US electricity generator operators have scheduled 14.9 gigawatts (GW) of electric generating capacity to retire during 2022, and the vast majority of those scheduled retirements – 85% – are coal-fired power plants, reports the US Energy Information Administration (EIA) today.


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Coal in 2022

Natural gas (8%) and nuclear (5%) trail behind coal in planned retirements:

Chart: EIA

After substantial retirements (11 GW per year on average) of US coal-fired electric generating capacity from 2015 to 2020, coal retirements in 2021 slowed to 4.6 GW.

However, 12.6 GW of coal capacity is scheduled to retire in 2022. That’s 6% of the coal-fired generating capacity that was operating at the end of 2021.

In a report released yesterday, independent research provider the Rhodium Group writes that coal made a comeback in 2021 – jumping 17% after the pandemic slump of 2020. That was the first annual increase in coal generation since 2014.

Coal’s rebound was driven largely by a rise in natural gas prices. The report states:

Prices rose as oil and gas producers ramped down new production in 2021 in response to the COVID oil price collapse and ensuing slow growth in demand …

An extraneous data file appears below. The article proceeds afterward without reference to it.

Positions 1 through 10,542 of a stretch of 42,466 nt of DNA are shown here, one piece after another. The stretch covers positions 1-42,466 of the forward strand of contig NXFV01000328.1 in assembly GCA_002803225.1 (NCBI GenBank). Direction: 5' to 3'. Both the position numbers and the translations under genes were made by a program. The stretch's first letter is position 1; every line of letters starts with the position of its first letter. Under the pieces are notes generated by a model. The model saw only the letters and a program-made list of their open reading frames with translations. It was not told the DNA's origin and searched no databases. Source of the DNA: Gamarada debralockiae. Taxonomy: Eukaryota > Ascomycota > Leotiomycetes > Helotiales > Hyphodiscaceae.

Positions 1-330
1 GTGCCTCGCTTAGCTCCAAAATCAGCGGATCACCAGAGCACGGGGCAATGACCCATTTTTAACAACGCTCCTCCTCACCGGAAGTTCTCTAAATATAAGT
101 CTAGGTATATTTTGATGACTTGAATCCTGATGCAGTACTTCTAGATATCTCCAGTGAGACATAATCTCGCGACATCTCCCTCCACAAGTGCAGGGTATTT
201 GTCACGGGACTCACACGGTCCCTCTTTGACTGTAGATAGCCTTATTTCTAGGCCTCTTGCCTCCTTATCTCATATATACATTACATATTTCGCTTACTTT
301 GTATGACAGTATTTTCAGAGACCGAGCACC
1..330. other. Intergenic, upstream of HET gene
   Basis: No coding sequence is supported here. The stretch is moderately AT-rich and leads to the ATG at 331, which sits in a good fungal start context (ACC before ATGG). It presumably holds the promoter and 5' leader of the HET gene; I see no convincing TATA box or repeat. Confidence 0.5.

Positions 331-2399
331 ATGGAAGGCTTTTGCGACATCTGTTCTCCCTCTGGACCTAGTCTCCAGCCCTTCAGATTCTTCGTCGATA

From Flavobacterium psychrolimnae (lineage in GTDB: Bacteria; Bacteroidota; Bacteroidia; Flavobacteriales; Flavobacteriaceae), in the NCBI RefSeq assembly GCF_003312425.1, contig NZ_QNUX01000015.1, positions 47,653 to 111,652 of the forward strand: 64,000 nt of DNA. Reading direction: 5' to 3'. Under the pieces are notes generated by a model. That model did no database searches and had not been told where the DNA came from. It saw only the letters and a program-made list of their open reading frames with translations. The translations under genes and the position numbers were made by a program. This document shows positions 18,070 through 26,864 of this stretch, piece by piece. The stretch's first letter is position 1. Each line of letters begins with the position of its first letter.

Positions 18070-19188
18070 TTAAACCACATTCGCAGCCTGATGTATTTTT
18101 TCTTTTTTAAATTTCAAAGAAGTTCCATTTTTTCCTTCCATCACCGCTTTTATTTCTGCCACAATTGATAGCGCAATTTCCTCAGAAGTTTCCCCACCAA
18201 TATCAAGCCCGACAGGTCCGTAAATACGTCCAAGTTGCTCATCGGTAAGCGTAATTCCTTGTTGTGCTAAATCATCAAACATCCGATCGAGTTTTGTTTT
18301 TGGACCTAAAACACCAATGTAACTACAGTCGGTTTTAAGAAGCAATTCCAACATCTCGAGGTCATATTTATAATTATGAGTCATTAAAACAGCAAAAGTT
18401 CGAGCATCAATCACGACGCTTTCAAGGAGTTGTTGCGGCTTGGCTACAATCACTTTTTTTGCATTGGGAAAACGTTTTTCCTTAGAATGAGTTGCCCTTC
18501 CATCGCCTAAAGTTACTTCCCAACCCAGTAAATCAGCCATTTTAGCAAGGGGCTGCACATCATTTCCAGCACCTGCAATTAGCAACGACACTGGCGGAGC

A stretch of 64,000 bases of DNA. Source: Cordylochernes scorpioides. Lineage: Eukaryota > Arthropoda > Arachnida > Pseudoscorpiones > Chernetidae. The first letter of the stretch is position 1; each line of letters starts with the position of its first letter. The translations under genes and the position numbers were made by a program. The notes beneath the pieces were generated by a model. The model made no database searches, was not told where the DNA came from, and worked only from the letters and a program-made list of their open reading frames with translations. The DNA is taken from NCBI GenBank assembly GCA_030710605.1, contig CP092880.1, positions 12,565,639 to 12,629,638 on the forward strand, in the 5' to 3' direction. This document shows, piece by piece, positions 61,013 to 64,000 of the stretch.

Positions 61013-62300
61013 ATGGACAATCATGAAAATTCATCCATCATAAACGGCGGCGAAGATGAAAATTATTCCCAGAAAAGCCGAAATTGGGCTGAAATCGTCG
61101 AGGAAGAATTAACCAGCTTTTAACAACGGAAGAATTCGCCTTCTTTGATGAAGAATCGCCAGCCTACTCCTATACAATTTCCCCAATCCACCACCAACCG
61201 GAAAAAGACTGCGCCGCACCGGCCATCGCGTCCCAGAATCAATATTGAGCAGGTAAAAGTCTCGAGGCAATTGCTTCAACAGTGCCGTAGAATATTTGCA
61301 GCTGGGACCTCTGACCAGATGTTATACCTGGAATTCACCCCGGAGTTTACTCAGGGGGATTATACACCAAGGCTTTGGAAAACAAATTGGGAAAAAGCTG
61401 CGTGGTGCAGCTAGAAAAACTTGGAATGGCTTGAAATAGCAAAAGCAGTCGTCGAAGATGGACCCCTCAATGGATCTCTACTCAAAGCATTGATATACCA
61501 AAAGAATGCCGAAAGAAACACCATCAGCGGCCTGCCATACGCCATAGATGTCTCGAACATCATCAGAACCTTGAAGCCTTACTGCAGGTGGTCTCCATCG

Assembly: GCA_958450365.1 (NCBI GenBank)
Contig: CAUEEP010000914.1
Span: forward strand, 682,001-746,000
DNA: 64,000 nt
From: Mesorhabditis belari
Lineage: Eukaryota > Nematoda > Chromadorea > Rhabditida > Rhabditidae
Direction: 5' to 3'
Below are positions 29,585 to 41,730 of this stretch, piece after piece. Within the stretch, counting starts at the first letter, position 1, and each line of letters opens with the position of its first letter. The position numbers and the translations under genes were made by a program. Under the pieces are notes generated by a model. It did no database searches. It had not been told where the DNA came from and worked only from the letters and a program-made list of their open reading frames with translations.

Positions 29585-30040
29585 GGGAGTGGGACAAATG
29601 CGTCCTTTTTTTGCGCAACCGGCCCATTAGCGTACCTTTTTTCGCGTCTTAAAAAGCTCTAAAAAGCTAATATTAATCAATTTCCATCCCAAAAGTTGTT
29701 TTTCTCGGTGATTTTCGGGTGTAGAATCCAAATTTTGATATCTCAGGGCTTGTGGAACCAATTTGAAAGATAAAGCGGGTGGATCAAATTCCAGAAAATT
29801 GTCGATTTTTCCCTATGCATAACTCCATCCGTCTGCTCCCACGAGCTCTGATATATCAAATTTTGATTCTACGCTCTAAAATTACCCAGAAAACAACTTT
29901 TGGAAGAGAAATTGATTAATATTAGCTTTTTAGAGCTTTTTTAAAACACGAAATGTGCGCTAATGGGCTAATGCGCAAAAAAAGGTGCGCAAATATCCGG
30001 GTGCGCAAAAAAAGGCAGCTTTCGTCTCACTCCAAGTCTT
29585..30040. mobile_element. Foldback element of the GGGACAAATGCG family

… Renewables continued their growth in 2021, with generation rising 4% (about half the rate of renewables growth in 2020), reaching 20% of US electricity generation for the first time.

The EIA continues:

Most of the plants making up the operating US coal fleet were built in the 1970s and 1980s. US coal plants are retiring as the coal fleet ages and as coal-fired generators face increasing competition from natural gas and renewables.

Electrek’s Take

The good news is that the 2021 coal rise was temporary in the US. As Electrek reported in October via the EIA:

The electric power sector has retired about 30% of its generating capacity at coal plants since 2010, and no new coal-fired capacity has come online in the United States since 2013. In addition, coal stocks at US power plants are relatively low, and production at operating coal mines has not been increasing as rapidly as the recent increase in coal demand.

Clean energy is going to be the leading source of all US electricity by 2030. Let’s just hope that’s fast enough.

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About the Author

Michelle Lewis

Michelle Lewis is a writer and editor on Electrek and an editor on DroneDJ, 9to5Mac, and 9to5Google. She lives in White River Junction, Vermont. She has previously worked for Fast Company, the Guardian, News Deeply, Time, and others. Message Michelle on Twitter or at michelle@9to5mac.com. Check out her personal blog.